Protocol definitions of anemia and iron deficiency, and recommendations for IV iron therapy, were adopted from previously published guidelines.11,12 The World Health Organization definition of anemia for men is hemoglobin level below 13 g/dL and for women is hemoglobin level below 12 g/dL. A trial of IV iron intervention is indicated in both of the following groups: 1) absolute iron deficiency: Transferrin saturation less than 20% and/or ferritin level below 30 ng/mL and 2) functional iron deficiency: Transferrin saturation less than 20% or ferritin level below 100 ng/mL. Absolute iron deficiency refers to the presence of low iron stores, and functional iron deficiency refers to insufficient mobilization of iron in the presence of normal or elevated iron stores. Iron deficiency without anemia refers to a reduction in total body iron with normal hemoglobin level and was defined as the absence of anemia, hemoglobin level of 13 g/dL and higher for men and hemoglobin level of 12 g/dL and higher for women, in addition to a ferritin level below
22 ng/mL or transferrin saturation below 14% using KP San Jose laboratory references of lower than normal range.

Patients with abnormal laboratory findings according to the anemia protocol were scheduled for an anemia evaluation with a perioperative medicine physician. These anemia-focused appointments were generally up to 30-minute telephone evaluations done before and in addition to the patient’s usual preoperative evaluations. Spreadsheet filters and electronic patient lists were developed to enroll and track patients. EHR tools, including order preference lists and electronic note templates with built-in decision guidance, were developed to document and guide anemia management to ensure consistency and completeness. Creation of standing orders for staff helped with physician workload. An IV iron table was created using the Ganzoni formula to simplify iron replacement calculations (Figure 2).

The IV iron infusions took place in our infusion center. Perioperative medicine physicians ordered ferric carboxymaltose and electronically routed the patient’s chart to the infusion center. The infusion center was committed to schedule and administer IV iron within 2 business days of request, sometimes on the same day. For monitoring of erythropoiesis, all patients who received IV iron were to have a complete blood cell count and reticulocyte count obtained on the day of operation, just before surgical incision. The minimum target hemoglobin level was 11 g/dL for total joint replacements and 10 g/dL for all other operations in both men and women. These cutoffs were selected per facility agreements and were supported by a prior NSQIP study, which showed that moderate to severe anemia, defined as hematocrit below 29%, was associated with worse outcomes than mild anemia.3 For patients with a hemoglobin level below target with elective procedures, a follow-up hemoglobin value and reticulocyte count were tracked every 2 weeks until the minimum hemoglobin target was reached before the surgeon proceeded with the operation.

The preoperative anemia protocol included algorithms to identify and optimize preoperative anemia expeditiously to avoid surgery delay. Interventions included IV iron therapy, erythropoietin injections, gastroenterology and hematology consultations, and a consideration for the delay of elective operation when indicated (Figures 3-5). Erythropoietin was used only in anemic patients with a glomerular filtration rate less than 40 and in those with anemia of chronic disease with a hemoglobin level below 11 g/dL undergoing joint replacement or those with a hemoglobin level below 10 g/dL undergoing multilevel spine operations. A pharmacy-led erythropoietin and IV iron sucrose program for treatment of anemia of renal disease was condensed to 6 weeks. Gastroenterology consultants were committed to provide expedited evaluations, including endoscopy if needed, within 1 week of referral for suspected GI tract blood loss.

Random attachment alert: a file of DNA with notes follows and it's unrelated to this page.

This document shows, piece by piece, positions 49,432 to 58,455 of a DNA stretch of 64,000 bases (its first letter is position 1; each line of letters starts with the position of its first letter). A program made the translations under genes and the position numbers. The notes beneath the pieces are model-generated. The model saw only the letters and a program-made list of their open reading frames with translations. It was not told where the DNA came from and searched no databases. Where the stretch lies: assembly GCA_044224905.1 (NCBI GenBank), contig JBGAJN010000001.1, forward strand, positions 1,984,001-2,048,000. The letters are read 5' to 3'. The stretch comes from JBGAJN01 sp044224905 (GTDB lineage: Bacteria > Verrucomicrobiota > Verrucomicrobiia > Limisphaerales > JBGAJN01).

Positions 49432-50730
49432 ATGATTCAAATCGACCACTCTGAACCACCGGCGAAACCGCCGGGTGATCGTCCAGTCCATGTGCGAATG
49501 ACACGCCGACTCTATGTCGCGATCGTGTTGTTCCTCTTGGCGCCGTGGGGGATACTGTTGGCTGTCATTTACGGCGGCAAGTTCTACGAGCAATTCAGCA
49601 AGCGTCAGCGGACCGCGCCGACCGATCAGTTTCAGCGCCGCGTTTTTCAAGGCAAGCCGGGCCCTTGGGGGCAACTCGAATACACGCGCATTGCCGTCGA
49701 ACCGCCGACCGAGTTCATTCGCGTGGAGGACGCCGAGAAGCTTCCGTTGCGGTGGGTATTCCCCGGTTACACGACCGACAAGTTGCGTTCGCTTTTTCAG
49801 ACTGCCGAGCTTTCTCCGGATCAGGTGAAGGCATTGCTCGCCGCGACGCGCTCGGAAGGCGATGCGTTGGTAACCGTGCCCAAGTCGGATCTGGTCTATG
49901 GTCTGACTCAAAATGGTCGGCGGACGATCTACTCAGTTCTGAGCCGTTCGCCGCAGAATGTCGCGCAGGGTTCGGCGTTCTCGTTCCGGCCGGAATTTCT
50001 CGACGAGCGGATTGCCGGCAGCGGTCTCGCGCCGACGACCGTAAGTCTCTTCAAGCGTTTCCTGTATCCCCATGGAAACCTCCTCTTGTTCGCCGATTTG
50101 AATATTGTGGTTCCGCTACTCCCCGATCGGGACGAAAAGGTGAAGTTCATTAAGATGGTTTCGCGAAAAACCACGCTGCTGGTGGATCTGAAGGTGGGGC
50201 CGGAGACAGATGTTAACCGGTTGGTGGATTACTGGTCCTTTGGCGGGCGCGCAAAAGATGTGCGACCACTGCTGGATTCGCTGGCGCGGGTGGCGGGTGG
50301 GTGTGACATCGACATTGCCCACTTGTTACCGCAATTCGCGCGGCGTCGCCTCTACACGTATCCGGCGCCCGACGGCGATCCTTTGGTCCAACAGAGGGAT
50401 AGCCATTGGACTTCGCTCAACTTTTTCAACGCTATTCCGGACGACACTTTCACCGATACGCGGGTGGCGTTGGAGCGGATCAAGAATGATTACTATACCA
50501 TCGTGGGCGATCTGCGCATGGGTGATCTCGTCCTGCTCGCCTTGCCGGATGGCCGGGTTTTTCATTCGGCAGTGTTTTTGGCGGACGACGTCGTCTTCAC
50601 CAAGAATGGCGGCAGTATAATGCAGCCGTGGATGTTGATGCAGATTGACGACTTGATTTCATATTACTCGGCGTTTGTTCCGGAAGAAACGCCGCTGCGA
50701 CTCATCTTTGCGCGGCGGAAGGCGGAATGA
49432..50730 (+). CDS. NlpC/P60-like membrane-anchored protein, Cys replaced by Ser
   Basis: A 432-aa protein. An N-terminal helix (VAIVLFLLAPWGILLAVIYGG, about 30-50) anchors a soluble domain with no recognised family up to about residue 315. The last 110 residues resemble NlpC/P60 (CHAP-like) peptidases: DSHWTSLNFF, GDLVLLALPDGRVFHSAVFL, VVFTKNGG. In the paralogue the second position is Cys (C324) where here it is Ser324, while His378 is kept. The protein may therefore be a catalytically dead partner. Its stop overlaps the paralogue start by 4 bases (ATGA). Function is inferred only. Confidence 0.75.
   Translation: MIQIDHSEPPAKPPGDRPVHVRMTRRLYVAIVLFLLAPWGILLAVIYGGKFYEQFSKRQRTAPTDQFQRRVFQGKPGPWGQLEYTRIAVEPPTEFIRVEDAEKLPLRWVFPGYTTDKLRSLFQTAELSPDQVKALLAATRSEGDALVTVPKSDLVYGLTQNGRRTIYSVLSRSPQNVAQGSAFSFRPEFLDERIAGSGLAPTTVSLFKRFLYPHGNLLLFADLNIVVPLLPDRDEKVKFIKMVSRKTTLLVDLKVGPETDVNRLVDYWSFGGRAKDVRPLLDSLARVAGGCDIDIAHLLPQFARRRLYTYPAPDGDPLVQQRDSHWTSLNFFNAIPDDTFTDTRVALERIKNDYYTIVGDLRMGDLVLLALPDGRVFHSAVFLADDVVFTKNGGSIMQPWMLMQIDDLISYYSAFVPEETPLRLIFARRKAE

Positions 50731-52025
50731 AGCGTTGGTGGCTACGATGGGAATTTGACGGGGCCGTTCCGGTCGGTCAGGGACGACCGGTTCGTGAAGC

Statistical Analysis

Continuous variables were reported as means for normally distributed variables and as median values for nonnormally distributed variables. These data were analyzed using the Student t-test, analysis of variance, or the Kruskal-Wallis equality-of-populations rank test as appropriate. Categorical variables were reported as percentages and analyzed using the c2 or Fisher exact tests. All analyses were performed using SAS Version 9.3 (SAS Institute, Cary, NC).

Approval for the study was obtained from institutional review boards of KP Northern California (KPNC). A waiver of informed consent was obtained because this cohort study was retrospective.

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The incidence of preoperative anemia was 20% for all operations and 22% for those who were admitted to the hospital postoperatively according to KP San Jose 2014 data. The admitted group was older, had more complex medical issues, and underwent more complex operations.

A cohort of 510 operations during 1 year, from June 1, 2016 to May 31, 2017, was enrolled in the preoperative anemia protocol. For patients with multiple qualifying operations, only the first operation was counted to avoid confounding postoperative anemia.